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Heated Testimony Fires Up Slots Debate at City Council Forum

Tuesday, April 09, 2013


The Worcester City Council took up the Mass Gaming & Entertainment slots proposal at the committee level on Monday, requesting public comment.

Over 200 people packed the Worcester Hibernian Cultural Center on Monday night for the Worcester City Council Joint Committee Hearing on Economic Development and Public Safety's public forum on a Worcester slots proposal.   

Testimony was heard from the public regarding the "development of a community host agreement" -- with a strong majority  of attendees providing impassioned speeches in opposition to a slots parlor in Worcester.

"Elected officials are the most addicted to casinos -- and I mean the revenue they see from them," said Lee Bona, President of the League of Women Voters of the Worcester Area, who started off public testimony following the initial statement on the proposal by City Manager Michael O'Brien.  

Committee Co-Chair William Eddy began the public forum urging attendees to provide constructive feedback, saying "whether you're for or against [the slots proposal], please keep that in mind."  However, passions -- and tempers -- flared, especially among Green Island residents.  

Forum Intended for Public Input on Host Community "Agreement" Provided Divisive

City Manager Michael O'Brien began the testimony by saying he was tasked with "negotiating a complex community host agreement with Mass Gaming and Entertainment LLC" that included taking into consideration such factors as site layout, traffic mitigation, public safety, and public health, among other issues.  

According to a public letter from O'Brien to the City Council that was made available to all attendees, O'Brien stated that following the completion of a negotiated agreement, he would then request the City Council for an election to take place on a date "not less than 60 days or more than 90 days" following the request.  

A number of people who testified at the forum expressed concern that should the Council decide to schedule the vote in conjunction with the upcoming special Senate election primary, the Council would have to move in short order to make that happen.

At one point during the testimony, Councilman Eddy made clear to the crowd that there is no set date for June 25th, rather the council "would look at that date like any other date."  

Neighbors, Community Groups, Unions Speak Out in Strong Opposition 

Lee Bona, President of the League of Women Voters of the Worcester Area followed O'Brien, noting that the League was opposed to any slots proposal, saying that problem gamblers are the "industry's best customers."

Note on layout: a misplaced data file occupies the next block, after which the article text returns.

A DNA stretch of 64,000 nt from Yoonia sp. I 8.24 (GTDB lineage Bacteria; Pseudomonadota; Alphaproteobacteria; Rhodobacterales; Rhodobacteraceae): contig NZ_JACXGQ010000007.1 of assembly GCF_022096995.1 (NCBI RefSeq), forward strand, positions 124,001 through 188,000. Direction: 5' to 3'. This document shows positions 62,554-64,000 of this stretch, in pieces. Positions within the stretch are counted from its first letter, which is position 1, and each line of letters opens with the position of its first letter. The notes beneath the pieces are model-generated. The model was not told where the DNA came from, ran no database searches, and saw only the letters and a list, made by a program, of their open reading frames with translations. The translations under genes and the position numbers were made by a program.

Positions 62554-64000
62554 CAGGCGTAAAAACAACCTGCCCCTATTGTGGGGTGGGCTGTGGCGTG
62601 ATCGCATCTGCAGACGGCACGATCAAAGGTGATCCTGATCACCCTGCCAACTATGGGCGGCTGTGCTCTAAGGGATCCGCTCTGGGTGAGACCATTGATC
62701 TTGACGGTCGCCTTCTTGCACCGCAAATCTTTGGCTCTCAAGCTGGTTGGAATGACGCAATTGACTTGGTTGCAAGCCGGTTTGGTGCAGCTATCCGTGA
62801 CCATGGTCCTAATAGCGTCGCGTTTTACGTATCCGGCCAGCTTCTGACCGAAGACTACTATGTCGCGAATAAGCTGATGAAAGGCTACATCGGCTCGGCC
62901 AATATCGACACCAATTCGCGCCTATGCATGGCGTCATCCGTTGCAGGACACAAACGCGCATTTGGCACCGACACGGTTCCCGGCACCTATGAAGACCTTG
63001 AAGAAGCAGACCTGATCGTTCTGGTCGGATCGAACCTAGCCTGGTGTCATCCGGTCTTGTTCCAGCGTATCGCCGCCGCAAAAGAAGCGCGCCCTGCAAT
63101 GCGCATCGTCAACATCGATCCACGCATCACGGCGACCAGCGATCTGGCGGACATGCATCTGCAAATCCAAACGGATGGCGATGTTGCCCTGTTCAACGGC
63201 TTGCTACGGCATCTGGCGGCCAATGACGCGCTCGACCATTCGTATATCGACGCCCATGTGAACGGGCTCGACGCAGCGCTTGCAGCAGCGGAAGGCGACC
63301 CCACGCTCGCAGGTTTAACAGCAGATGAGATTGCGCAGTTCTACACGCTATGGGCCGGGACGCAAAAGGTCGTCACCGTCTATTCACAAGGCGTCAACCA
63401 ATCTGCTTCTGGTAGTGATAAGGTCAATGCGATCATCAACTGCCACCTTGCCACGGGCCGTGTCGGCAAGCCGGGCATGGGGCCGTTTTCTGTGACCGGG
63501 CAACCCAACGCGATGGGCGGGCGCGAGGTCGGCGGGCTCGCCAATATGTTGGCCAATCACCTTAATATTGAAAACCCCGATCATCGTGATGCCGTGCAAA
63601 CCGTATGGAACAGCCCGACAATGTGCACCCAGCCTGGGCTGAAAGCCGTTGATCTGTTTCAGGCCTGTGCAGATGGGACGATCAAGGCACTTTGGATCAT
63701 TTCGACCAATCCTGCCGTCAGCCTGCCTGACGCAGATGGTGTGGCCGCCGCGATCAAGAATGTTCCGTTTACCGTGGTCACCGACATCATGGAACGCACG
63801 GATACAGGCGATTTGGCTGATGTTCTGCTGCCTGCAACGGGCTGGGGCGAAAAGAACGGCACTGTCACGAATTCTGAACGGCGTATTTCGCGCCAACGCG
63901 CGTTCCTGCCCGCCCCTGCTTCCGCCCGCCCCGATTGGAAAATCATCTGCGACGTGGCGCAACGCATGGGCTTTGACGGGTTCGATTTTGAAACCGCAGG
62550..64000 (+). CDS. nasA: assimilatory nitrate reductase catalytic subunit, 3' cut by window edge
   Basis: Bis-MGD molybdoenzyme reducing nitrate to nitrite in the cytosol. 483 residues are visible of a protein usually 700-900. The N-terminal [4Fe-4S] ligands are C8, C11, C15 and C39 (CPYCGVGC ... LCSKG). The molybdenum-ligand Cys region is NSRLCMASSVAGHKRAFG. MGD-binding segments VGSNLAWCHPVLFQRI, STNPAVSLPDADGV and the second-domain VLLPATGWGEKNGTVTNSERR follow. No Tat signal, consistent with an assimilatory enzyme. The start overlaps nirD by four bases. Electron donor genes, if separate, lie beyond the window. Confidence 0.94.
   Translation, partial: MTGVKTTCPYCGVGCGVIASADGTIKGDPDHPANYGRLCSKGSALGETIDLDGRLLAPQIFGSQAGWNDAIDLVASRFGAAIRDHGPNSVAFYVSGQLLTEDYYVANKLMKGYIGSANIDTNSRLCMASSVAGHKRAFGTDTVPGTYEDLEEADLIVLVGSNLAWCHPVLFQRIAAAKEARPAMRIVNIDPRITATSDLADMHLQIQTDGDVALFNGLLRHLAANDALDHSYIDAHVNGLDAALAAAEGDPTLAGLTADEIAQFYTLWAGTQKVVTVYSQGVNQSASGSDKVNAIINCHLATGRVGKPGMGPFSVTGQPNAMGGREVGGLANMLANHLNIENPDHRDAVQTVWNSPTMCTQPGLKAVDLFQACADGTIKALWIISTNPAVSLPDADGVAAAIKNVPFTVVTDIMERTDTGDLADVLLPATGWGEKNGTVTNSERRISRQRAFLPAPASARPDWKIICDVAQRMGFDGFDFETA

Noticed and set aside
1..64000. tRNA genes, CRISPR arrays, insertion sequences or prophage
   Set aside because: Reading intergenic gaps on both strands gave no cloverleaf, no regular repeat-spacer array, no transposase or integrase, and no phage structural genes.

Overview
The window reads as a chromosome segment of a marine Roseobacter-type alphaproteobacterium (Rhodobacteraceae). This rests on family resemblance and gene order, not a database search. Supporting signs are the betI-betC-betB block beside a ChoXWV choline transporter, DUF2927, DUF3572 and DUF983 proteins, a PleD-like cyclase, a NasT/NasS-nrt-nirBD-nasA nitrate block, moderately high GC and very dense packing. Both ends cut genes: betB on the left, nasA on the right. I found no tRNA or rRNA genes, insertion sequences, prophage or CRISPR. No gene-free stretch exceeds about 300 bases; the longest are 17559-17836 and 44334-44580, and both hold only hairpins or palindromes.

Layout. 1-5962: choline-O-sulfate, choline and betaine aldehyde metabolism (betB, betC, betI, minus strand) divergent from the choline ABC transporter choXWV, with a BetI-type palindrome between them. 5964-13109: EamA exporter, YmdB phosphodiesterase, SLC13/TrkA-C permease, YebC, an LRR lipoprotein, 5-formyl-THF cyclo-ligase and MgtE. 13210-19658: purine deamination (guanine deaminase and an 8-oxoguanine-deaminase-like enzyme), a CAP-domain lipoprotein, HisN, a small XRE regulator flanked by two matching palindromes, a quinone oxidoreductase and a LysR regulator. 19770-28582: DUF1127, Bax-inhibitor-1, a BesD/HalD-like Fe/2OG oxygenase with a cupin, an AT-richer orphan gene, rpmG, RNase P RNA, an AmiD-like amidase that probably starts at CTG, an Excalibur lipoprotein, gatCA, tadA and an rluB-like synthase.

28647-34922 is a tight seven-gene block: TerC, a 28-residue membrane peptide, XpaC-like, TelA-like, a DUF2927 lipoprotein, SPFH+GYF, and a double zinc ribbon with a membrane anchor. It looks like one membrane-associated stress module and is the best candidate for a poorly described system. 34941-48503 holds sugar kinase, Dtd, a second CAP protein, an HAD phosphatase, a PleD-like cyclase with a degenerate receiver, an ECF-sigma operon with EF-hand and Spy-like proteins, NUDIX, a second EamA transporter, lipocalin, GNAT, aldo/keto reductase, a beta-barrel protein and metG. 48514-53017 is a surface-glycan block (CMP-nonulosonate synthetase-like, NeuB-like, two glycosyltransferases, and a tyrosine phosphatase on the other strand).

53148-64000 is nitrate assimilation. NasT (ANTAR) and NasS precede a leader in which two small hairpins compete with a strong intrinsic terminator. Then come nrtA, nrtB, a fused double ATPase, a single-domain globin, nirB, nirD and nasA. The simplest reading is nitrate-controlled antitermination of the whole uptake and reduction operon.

Green Island community activist Lorraine Laurie gave an impassioned speech after Bona, claiming that a slots parlor was "not the neighborhood's first choice," and that want they really want is a bank, a supermarket, or a pharmacy in the area.  

Victor Ortiz with the Massachusetts Council on Compulsive Gambling said that while their position is technically neutral on the proposal, there are "zero resources" for problem gambling in Worcester, noting Fitchburg was the closest location.  Councilor Joseph O'Brien followed Ortiz' testimony by asking what the City Council should consider to address the situation.  Ortiz said that a gambling treatment site in Worcester that's "comprehensive" would be needed to deal with the issue.  

Other Worcester residents went on the record voicing opposition to the slots plan, including Kate O'Neill with Unite Here, claiming that Rush Street Gaming CEO Neil Bluhm has been "running aggressive anti-union campaigns at [Rush-owned] Sugarhouse Casino in Philadelphia and Rivers Casino."  O'Neill urged the Council to negotiate a "labor peace agreement"  with unions involved as part of any community agreement.  

Slots Supporters Voices Heard as Well 

Following City Manager O'Brien's initial testimony, Councilor Philip Palmieri asked O'Brien if it was accurate that "investment in a slots parlor and hotel would be upwards of $200-$250 million, would add 500 jobs to the economy, and increase currently tax revenue at the Wyman Gordon site from $40,000-$50,000 currently to $5 or $6 million?"  O'Brien answered in the affirmative to each of the points.  

When Councilman George Russell asked if there was any plan at this time from the developer, O'Brien said he'd only seen a "first generation color schematic" that he found "without merit" to share with the public as this juncture.  

Mullen Sawyer, Executive Director of the Oak Hill Community Development Corporation, went on record in support of bringing slots to Worcester, saying that the city needs jobs and benefits, and that 40% of residents in the district don't have access to their own transportation and need employment in the immediate vicinity.  

John Reed said that the proposed project as a "brownfield to a greenfield" showed "major development" in a previously undeveloped area.  He called for additional "green" measures "like those at WPI" to be taken so that Worcester could be a national leader in the green movement.  


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